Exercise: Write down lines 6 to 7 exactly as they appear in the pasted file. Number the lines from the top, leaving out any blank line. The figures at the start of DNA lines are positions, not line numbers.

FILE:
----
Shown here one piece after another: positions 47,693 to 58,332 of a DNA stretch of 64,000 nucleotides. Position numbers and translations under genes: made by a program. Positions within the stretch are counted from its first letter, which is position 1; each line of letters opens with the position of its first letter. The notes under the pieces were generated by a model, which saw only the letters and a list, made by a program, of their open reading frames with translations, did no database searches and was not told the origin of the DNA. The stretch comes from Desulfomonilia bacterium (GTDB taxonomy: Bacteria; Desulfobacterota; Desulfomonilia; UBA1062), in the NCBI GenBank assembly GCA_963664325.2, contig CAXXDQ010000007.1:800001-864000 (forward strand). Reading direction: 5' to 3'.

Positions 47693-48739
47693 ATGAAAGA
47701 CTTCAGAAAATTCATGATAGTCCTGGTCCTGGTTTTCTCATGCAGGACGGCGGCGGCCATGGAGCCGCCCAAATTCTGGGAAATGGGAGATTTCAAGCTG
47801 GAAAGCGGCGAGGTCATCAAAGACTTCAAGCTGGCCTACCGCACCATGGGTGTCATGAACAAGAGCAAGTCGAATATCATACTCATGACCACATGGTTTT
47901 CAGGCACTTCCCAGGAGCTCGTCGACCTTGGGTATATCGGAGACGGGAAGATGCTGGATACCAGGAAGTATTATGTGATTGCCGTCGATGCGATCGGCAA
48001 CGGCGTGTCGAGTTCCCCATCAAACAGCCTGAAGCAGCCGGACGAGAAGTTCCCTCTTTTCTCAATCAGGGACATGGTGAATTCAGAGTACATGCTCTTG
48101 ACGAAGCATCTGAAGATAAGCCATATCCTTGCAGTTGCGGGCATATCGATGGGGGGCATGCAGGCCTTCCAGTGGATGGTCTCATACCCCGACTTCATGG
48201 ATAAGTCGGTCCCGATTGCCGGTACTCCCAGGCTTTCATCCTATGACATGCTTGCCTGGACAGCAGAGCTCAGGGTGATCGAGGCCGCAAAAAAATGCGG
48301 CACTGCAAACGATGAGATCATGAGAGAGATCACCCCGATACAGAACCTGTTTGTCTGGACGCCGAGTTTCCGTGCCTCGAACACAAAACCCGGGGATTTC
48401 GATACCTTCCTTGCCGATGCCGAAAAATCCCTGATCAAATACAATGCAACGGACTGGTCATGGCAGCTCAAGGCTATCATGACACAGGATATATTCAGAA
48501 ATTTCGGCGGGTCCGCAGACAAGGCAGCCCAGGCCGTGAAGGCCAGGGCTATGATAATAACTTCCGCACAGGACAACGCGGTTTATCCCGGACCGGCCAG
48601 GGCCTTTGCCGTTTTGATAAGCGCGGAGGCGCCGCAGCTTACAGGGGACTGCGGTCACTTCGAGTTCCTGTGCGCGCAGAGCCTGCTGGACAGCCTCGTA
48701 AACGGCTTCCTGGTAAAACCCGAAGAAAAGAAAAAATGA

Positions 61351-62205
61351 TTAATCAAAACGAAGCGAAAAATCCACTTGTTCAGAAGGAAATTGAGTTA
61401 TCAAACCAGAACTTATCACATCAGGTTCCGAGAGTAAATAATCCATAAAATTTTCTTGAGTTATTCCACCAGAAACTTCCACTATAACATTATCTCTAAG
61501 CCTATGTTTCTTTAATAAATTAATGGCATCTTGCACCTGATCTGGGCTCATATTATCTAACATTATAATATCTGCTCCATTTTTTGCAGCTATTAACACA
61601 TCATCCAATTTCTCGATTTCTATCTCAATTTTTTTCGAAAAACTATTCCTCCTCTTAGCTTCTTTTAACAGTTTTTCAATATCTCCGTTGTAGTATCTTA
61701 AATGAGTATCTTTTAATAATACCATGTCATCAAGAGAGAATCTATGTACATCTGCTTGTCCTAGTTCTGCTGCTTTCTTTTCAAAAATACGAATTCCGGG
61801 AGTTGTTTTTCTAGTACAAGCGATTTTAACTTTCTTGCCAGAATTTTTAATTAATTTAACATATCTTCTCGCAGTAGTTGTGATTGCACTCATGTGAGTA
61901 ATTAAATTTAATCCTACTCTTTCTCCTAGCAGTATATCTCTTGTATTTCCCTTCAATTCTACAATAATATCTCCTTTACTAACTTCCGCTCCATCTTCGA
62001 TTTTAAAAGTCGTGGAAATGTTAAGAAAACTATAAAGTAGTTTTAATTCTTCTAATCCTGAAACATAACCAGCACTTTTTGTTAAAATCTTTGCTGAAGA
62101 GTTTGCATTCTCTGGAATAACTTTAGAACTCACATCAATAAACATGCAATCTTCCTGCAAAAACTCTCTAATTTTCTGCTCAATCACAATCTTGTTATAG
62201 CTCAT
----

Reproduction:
47901 CAGGCACTTCCCAGGAGCTCGTCGACCTTGGGTATATCGGAGACGGGAAGATGCTGGATACCAGGAAGTATTATGTGATTGCCGTCGATGCGATCGGCAA
48001 CGGCGTGTCGAGTTCCCCATCAAACAGCCTGAAGCAGCCGGACGAGAAGTTCCCTCTTTTCTCAATCAGGGACATGGTGAATTCAGAGTACATGCTCTTG